United States to send Patriot air defense system anf F-16 fighter aircraft to Jordan 0406131

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Defence & Security News - United States / Jordan

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Tuesday, June 4, 2013 08:25 AM
 
United States to send Patriot air defense system anf F-16 fighter aircraft to Jordan.
The United States military said on Monday that it is sending F-16 fighter jets and a Patriot anti-missile battery to Jordan, so as to bolster the country's security in case the violence in Syria spills over. The U.S. military said on Monday that it is sending F-16 fighter jets and a Patriot anti-missile battery to Jordan, so as to bolster the country's security in case the violence in Syria spills over.
     
The United States military said on Monday that it is sending F-16 fighter jets and a Patriot anti-missile battery to Jordan, so as to bolster the country's security in case the violence in Syria spills over. The U.S. military said on Monday that it is sending F-16 fighter jets and a Patriot anti-missile battery to Jordan, so as to bolster the country's security in case the violence in Syria spills over.
U.S. Army Patriot launch station operator/maintainers with Bravo Battery, 1st Battalion, 43rd Air Defense Artillery Regiment, perform a missile reload certification at an undisclosed location in Southwest Asia, Feb. 12, 2010. (U.S. Air Force photo by Tech. Sgt. Michelle Larche/Released)
     

According to a statement from Lieutenant Colonel T.G. Taylor, spokesperson of the U.S. Central Command, the deployment will take place before this month's multinational training exercise in Jordan, codenamed Eager Lion. The systems will take part in the exercise, but it is understood that they may stay in Jordan after the drill.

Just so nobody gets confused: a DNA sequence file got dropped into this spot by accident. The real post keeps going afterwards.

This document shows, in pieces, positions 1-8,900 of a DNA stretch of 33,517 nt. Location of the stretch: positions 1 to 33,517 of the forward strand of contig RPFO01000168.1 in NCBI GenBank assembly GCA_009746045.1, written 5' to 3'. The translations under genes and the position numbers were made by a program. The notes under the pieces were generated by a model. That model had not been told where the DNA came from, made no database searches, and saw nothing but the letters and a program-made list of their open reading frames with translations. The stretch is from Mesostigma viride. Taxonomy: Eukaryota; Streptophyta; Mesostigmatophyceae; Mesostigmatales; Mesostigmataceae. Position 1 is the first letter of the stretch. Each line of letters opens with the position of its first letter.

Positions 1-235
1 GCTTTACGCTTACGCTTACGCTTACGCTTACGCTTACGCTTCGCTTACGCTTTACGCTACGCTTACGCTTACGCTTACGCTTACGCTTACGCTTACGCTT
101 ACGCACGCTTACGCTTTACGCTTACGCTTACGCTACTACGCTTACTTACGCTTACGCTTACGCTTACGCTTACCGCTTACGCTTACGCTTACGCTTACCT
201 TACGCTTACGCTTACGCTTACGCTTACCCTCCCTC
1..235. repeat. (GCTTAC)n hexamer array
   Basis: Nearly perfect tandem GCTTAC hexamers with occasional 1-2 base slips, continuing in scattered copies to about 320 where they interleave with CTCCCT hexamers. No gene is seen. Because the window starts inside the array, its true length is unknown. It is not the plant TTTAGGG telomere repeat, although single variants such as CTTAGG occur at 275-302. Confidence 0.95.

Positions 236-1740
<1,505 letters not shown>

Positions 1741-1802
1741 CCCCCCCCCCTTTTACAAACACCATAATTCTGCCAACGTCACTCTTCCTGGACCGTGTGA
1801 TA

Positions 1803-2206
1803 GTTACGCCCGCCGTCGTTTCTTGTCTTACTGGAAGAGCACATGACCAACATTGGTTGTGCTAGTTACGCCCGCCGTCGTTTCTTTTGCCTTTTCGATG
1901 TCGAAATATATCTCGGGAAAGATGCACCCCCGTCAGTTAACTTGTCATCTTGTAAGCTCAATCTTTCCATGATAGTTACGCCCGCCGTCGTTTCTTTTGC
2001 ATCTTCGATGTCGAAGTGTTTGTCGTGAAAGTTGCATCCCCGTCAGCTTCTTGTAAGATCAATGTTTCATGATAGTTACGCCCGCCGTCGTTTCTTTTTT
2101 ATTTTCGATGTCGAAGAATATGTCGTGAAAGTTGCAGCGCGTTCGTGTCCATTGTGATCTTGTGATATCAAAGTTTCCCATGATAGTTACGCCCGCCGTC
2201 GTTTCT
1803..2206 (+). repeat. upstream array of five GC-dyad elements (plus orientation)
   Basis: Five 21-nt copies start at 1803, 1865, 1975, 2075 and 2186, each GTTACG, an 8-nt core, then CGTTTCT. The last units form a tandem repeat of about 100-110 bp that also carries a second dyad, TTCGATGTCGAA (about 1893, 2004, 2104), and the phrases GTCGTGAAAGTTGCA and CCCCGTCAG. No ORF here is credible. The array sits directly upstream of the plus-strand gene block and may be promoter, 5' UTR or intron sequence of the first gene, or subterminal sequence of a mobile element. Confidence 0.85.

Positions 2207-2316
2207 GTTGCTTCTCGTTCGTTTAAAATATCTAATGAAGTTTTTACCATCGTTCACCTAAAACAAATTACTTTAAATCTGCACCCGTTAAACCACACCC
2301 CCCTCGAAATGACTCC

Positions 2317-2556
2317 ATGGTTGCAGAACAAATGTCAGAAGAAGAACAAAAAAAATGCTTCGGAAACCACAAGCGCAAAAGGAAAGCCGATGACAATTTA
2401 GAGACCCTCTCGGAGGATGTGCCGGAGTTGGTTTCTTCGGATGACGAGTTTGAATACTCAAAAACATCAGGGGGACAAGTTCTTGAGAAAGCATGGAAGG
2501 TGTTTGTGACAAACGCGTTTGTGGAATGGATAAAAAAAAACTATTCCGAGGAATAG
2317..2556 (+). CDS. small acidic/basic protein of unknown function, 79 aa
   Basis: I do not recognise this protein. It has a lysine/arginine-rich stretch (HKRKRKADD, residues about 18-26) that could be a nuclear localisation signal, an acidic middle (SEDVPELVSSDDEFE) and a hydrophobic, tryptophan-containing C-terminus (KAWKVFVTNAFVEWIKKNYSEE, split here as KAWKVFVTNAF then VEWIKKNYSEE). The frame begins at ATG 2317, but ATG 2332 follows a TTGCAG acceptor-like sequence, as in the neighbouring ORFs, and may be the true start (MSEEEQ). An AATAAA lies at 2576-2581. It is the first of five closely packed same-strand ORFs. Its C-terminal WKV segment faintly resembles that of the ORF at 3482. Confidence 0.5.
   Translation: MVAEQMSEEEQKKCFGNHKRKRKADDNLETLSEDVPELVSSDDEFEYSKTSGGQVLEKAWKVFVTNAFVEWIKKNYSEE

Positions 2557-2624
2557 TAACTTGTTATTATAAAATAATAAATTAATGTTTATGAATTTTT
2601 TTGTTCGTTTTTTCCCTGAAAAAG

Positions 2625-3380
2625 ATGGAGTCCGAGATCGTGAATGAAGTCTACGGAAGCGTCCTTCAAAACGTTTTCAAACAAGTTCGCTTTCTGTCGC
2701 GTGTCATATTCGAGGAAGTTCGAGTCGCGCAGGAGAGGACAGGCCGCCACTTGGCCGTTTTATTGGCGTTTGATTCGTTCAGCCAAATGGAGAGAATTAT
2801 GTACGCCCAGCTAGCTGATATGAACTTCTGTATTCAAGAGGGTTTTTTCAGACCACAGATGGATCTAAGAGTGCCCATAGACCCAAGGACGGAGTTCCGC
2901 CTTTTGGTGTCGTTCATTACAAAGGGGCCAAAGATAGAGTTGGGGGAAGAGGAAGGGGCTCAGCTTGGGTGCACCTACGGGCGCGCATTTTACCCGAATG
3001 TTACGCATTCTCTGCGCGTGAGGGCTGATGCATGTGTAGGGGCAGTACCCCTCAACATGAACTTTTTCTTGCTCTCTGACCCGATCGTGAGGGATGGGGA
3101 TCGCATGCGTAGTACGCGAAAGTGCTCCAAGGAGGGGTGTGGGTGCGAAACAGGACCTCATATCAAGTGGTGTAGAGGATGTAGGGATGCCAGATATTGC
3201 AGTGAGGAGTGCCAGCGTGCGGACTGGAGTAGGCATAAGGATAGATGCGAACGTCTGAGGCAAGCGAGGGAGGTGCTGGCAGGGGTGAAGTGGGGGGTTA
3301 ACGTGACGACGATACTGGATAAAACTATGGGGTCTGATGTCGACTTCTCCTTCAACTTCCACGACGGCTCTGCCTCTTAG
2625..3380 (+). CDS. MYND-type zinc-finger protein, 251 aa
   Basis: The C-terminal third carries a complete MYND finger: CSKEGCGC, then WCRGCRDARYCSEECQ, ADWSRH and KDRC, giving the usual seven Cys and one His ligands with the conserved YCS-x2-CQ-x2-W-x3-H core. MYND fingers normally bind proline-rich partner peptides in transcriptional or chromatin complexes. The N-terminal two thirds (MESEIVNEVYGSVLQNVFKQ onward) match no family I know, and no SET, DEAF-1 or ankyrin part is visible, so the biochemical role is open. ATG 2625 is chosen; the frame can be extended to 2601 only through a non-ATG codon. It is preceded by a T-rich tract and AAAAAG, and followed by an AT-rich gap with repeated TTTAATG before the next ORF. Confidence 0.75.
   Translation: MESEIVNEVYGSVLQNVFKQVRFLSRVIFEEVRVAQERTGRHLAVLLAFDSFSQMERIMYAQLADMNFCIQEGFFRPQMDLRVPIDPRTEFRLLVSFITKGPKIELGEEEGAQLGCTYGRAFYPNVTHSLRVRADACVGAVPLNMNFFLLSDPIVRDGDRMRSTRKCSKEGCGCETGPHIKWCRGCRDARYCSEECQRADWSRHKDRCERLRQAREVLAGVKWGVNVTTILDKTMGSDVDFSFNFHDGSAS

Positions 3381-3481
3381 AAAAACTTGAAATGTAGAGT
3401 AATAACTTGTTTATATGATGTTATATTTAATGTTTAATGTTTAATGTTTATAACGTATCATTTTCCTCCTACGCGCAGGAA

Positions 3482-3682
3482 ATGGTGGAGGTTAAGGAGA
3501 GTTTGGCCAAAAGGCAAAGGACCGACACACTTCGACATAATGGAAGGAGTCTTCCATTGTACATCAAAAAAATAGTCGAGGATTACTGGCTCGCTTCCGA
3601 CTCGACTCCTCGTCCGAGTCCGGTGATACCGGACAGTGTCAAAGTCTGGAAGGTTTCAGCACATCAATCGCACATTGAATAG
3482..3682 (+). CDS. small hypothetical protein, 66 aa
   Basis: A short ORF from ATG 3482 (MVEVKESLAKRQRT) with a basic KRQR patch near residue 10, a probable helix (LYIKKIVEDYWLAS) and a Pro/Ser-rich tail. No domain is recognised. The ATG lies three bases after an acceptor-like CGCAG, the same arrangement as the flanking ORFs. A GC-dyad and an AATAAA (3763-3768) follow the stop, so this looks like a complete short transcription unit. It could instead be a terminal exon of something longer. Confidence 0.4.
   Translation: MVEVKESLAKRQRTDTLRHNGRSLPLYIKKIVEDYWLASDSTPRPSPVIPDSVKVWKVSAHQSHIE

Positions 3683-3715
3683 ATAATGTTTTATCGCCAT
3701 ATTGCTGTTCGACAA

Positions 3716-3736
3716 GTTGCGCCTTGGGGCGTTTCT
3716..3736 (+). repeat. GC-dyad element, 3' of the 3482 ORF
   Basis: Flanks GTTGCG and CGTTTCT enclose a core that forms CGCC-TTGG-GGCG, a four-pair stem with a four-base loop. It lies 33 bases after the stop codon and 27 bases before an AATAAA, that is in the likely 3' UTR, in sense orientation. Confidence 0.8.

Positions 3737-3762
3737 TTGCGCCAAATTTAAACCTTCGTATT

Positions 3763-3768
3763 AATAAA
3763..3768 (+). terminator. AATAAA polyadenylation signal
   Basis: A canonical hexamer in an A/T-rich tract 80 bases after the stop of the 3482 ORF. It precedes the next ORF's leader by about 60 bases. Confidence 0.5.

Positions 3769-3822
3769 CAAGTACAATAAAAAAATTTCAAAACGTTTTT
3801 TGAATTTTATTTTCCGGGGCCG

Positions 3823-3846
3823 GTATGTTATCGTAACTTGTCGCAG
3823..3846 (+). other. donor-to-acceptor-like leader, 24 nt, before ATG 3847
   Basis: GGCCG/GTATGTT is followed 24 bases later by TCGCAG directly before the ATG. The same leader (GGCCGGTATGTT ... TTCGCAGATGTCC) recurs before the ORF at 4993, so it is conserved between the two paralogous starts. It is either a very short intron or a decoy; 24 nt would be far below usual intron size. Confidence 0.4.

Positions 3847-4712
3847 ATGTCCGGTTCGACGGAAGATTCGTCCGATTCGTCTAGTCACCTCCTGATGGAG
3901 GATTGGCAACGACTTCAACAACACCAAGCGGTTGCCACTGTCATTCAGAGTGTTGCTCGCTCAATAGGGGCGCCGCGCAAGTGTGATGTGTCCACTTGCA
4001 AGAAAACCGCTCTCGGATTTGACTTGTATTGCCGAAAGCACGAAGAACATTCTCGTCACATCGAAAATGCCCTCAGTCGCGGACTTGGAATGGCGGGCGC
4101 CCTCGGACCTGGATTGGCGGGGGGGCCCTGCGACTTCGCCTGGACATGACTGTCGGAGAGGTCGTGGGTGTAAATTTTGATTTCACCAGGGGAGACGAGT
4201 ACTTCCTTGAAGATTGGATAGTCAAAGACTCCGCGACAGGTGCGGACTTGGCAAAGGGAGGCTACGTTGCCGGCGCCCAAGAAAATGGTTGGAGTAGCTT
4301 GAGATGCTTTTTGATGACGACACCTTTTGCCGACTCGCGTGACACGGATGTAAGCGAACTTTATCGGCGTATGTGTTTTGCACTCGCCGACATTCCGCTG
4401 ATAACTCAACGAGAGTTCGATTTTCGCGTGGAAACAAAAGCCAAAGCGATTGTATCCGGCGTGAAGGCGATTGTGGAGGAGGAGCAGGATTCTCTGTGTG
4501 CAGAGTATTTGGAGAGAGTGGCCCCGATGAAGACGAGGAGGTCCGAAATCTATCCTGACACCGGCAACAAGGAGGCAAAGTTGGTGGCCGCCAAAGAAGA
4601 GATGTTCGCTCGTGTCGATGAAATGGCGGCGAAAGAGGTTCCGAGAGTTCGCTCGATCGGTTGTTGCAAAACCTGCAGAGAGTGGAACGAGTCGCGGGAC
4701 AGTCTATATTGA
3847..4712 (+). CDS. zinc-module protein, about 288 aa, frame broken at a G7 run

"In order to enhance the defensive posture and capacity of Jordan, some of these assets may remain beyond the exercise at the request of the government of Jordan," Taylor said.

The Patriot missiles were originally expected to be sent from their base at Ft. Bliss, Texas, but the senior official said they may simply be redeployed from Patriots already in the Middle East. Jordan does not face a Scud missile threat from Syria, but the deployment comes amid growing concern that some Syrian missiles are being shipped to Hezbollah and could be used to attack targets across the region.

Separately from the exercise, the United States is sending 200 military planners from the headquarters of the 1st Armored Division at Fort Bliss to Jordan to assist in long-term planning with Jordanian forces in case a chemical weapons crisis erupts, or if a wide scale humanitarian relief mission is ordered.

 

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